|Publication number||US759804 A|
|Publication date||May 10, 1904|
|Filing date||Feb 9, 1904|
|Priority date||Feb 9, 1904|
|Publication number||US 759804 A, US 759804A, US-A-759804, US759804 A, US759804A|
|Inventors||George Hale Brabrook|
|Original Assignee||George Hale Brabrook|
|Export Citation||BiBTeX, EndNote, RefMan|
|Referenced by (2), Classifications (1)|
|External Links: USPTO, USPTO Assignment, Espacenet|
No. 759,804. PATENTED MAY 10, 1904.
G. H. BRABROOK.
APPLICATION FILED ran. 9; 1904.
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UNITED STATES Patented May 10, 1904 GEORGE HALE BRABROOK, OE TAUNTON, MASSACHUSETTS.
SPECIFICATION forming part of Letters Patent No. 759,804, dated May 10, 1904.
Application filed February 9, 1904. Serial No. 192,785. (No model.)
To aZZ u/hom it may concern:
.Be it known that I, GEORGE HALE BRA- BROOK, a citizen of the United States, re-
siding at Taunton, in the county of Bristol,
State of Massachusetts, have invented a cer tain new and useful Improvement in Eyelets, of which the following is a specification, reference being had therein to the accompanying drawings.
My invention has for its object to provide a new and improved eyelet.
,It consists in the novel features of construction and arrangement of parts which will be clearly understood from the following description, taken in connection with the accompanying drawings, which form a part of this specilication. The novel features thereof are clearly pointed out in the claims at the close of this specification.
1n the drawings, Figure 1 is a vertical section of an eyelet embodying my invention. Fig. 2 is a similar section showing the eyelet set in a piece of material. Fig. 3 is a vertical section of an eyelet embodying my invention and showing a thin layer or finishing-covering extending over those portions of the surface of the eyelet which show when the eyelet is set.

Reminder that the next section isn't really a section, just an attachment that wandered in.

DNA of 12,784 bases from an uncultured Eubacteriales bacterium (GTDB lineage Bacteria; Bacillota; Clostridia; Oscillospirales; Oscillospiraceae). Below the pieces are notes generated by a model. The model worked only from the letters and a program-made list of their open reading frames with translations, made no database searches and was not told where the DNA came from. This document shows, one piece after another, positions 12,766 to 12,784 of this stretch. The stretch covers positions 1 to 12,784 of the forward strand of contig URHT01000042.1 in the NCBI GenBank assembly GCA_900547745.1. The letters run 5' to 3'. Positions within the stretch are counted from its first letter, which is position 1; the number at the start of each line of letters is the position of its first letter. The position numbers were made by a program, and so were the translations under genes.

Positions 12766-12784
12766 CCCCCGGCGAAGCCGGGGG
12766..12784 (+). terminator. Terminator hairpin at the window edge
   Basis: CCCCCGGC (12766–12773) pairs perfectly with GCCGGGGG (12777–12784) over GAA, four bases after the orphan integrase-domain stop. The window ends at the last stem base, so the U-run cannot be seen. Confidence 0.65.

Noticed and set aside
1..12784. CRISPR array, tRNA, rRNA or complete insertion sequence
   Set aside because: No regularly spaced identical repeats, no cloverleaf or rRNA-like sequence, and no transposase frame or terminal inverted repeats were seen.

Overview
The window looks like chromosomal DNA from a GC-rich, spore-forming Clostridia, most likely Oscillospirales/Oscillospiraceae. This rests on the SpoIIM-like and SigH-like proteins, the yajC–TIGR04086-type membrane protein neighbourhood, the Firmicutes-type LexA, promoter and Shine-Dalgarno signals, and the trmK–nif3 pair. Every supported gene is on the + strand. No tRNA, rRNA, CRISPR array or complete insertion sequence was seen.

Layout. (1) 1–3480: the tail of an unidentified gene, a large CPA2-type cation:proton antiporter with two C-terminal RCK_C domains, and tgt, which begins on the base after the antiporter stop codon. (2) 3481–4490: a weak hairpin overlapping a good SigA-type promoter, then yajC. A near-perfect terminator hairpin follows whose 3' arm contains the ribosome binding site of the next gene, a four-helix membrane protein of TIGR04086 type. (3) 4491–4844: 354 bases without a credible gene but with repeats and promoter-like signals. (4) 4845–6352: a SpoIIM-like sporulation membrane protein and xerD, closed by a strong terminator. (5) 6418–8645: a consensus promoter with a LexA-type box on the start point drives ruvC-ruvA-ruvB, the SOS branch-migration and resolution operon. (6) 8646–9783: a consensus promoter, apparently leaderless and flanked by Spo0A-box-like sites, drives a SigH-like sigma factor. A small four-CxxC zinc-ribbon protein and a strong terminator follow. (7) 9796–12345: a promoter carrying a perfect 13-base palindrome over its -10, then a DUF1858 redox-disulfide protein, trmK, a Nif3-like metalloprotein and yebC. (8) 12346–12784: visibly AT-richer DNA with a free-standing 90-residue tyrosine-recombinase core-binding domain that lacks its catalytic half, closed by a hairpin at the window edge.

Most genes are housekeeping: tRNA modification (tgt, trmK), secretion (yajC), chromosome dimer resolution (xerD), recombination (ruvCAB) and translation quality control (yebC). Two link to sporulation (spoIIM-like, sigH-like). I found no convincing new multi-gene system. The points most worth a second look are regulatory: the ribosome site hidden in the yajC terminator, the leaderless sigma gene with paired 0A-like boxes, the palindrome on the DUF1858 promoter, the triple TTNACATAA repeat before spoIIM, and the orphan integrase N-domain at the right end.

Having reference to the drawings, the barrel of the eyelet is shown at 1. The upper or flange portion comprises two parts the lower or flange proper (designated 2 in the drawings) and an inwardly-turned top, (designated 3.) The parts 2 and 3 are preferably integral, the upper part 3 beil'igformed by bending that por tion of the top or flange part of the eyelet over upon itself that is, upon the portion 2giving it preferably a crowning curve in crosssection, as shown, and turning its edge 4 downwardly and against the said portion 2 at or near the inner edge of the latter at the throat of the eyelet, but preferably at a point which is slightly outside the line of the barrel. In other words, the edge 4 will preferably impinge against the part 2 at a point slightly outside of the inner line of the barrel 1 of the eyelet, or it may be flush with said line, but must not extend within said line. In this way the edge 4 is so located as not to come in contact with a lace which may be passed through the eyelet, and should said edge be accidentally rough the lace will not be damaged or injured thereby. By this means the smoothness of the throat of the eyelet is in no way interfered with. The lower or opposite end 7 of the barrel is. adapted to be turned and set against the lower side of the material 6 in the usual manner, as will be clear from Fig. 2. The lower member 2 of the flange'portion is'substantially horizontal and affords a lirm bearing for the top or flange portion of the eyelet on the upper surface of the material in which the eyelet is set, which is desirable, while the crowning shape of the member or portion 3 of the top insures a degree of strength which will prevent the said portion from being flattened or otherwise impaired in the operation of setting the eyelet. The position of the edge 4 of the part 3, hearing against a substantially horizontal part or shoulder, and which part 52 is disposed approximately at a right angle to the said edge 4, also adds to the strength or stiffness of the hollow head of the eyelet to resist impairment thereof in the setting operation. The rounded top of the eyelet thus obtained is desirable and advantageous for obvious reasons and gives the eyelet when set a finished appearance in substantially the same way as does the rounded top of what is known as a covered eyelet-that is, one having a top molded there on from celluloid or composition. In this way when a metal or uncovered eyelet is desired it may be had in an eyelet embodying my invention and which also possesses the finish and appearance of the rounded covered eyelets in common use. It is further to be noted that in case it is desired to produce the appearance and effect of an eyelet having a molded top of cellu loid or the like or in case it is desired to produce an eyelet of a special color a very thin coating of japan or similar composition 9 may be applied to my eyelet either throughout its entire surface, or, as indicated in Fig. 3, it may be applied only to those portions thereof which show when the eyelet is set, and in this way an eyelet having all the appearance and substantial advantages of an eyelet having a molded top may be obtained at a minimum of cost. When a coating or a layer of coloring-matter or the like is applied, the slight depression at 8,where the edge of the rounded top 3 joins the throat, as well as the joint which is formed at that point, may be entirely covered and concealed in case that should be deemed desirable.